Locals come together to plant new memorial tree at DCS

  • Lindsay Johnson, Tom Vanderbilt and Laura Trowbridge (left to right) show off the new weeping cherry tree they planted at the Dublin Consolidated School to replace a memorial tree honoring Elliott and Kathleen Allison that had died. Courtesy photo

Monadnock Ledger-Transcript
Published: 9/27/2018 10:27:46 AM

A memorial tree that was planted in honor of a Dublin couple, who gave much to the education of local children, will live on at Dublin Consolidated School after it was replaced last week. 

Tom Vanderbilt, who serves as the town’s fire chief, said he recently noticed that a weeping cherry tree memorializing Elliott and Kathleen Allison at the school was dying. It is believed that the original tree was planted in the mid-1990s. 

“It was becoming an eye sore,” Vanderbilt said Tuesday. “It’s always sad when you see something like that happen to a memorial.”

While he didn’t know the Allisons personally, he knew of their good deeds in town – specifically their work to teach generations of Dublin students about nature and other topics. 

“They did an awful lot of good deeds in town and taught a lot of kids,” Vanderbilt said. 

Vanderbilt suggested donating and planting a new tree to friends Laura Trowbridge and Lindsay Johnson.

The three have worked together for about four years now, transforming properties “into magical places through innovative hardscapes and uncommon plant material.” Trowbridge is a garden designer, while Johnson owns a garden business, and Vanderbilt has a lot of machinery for landscaping.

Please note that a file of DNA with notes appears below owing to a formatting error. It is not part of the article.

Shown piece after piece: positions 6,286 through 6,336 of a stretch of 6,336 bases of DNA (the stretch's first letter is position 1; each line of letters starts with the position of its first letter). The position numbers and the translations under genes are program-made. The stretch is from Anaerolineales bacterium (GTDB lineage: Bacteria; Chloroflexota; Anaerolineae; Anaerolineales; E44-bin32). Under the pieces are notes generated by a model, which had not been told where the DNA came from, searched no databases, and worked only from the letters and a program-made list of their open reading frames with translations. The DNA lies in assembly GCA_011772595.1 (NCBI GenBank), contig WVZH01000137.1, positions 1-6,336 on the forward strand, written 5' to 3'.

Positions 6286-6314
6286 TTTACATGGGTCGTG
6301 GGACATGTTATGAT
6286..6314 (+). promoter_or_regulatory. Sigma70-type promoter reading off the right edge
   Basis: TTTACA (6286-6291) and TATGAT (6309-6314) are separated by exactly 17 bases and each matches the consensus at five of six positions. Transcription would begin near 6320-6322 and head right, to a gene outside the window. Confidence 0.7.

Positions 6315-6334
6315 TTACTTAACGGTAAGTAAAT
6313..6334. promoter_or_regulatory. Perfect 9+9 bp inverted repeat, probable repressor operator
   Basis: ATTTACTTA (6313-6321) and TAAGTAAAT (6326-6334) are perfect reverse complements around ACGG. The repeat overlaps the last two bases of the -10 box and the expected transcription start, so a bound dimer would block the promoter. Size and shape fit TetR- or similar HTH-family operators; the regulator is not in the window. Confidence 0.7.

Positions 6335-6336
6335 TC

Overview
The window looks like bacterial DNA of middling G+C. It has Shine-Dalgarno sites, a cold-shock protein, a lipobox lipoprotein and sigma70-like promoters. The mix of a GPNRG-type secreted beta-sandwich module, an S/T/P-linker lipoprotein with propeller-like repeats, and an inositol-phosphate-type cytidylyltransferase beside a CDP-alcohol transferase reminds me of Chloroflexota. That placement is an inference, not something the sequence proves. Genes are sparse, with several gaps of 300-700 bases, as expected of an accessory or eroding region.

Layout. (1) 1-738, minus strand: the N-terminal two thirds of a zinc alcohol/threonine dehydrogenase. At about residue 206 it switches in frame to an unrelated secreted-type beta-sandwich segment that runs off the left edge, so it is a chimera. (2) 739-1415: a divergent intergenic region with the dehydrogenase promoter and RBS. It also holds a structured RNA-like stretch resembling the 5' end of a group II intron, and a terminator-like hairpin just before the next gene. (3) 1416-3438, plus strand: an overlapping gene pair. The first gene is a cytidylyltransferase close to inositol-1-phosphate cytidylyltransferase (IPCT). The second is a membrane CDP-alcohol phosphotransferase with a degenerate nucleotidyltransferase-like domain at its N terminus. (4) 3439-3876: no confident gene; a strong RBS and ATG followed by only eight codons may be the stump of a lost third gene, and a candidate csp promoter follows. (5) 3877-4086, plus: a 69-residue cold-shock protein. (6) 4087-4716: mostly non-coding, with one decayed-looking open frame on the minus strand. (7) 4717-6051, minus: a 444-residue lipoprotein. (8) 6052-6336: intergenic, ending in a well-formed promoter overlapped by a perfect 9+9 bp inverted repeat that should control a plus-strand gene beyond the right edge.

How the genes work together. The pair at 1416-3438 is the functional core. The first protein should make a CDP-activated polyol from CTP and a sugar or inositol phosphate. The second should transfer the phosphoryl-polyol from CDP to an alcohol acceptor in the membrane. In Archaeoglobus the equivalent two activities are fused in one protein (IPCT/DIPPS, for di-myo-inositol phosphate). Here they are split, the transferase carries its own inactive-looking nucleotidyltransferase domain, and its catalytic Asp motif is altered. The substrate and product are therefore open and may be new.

“We call ourselves the ‘Dream Team’ because we have so much fun working together,” Trowbridge said. 

Trowbridge said she was intrigued by the project because her husband – Yankee Publishing President Jamie Trowbridge – had fond memories of the Allison family. 

“He knew the Allisons… he remembers them talking Dublin kids on nature walks,” Trowbridge said. “He remembers them fondly, which is part of why I wanted to help.”

The new weeping cherry tree – planted Sept. 17 – includes a plaque to memorialize the Allisons “whose teaching of music, astronomy, and nature to generations of Dublin school children reached beyond the classroom, awakening a lasting love of nature and unforgettable memories.”

The tree was moved to a sunnier spot on the property, in hopes that it will thrive for years to come. 

The Allisons passed away in in April 1994, less than 24 hours apart according to their obituary.

Nicholas Handy can be reached at 924-7172 ext. 235 or nhandy@ledgertranscript.com. He is also on Twitter @nhandyMLT. 

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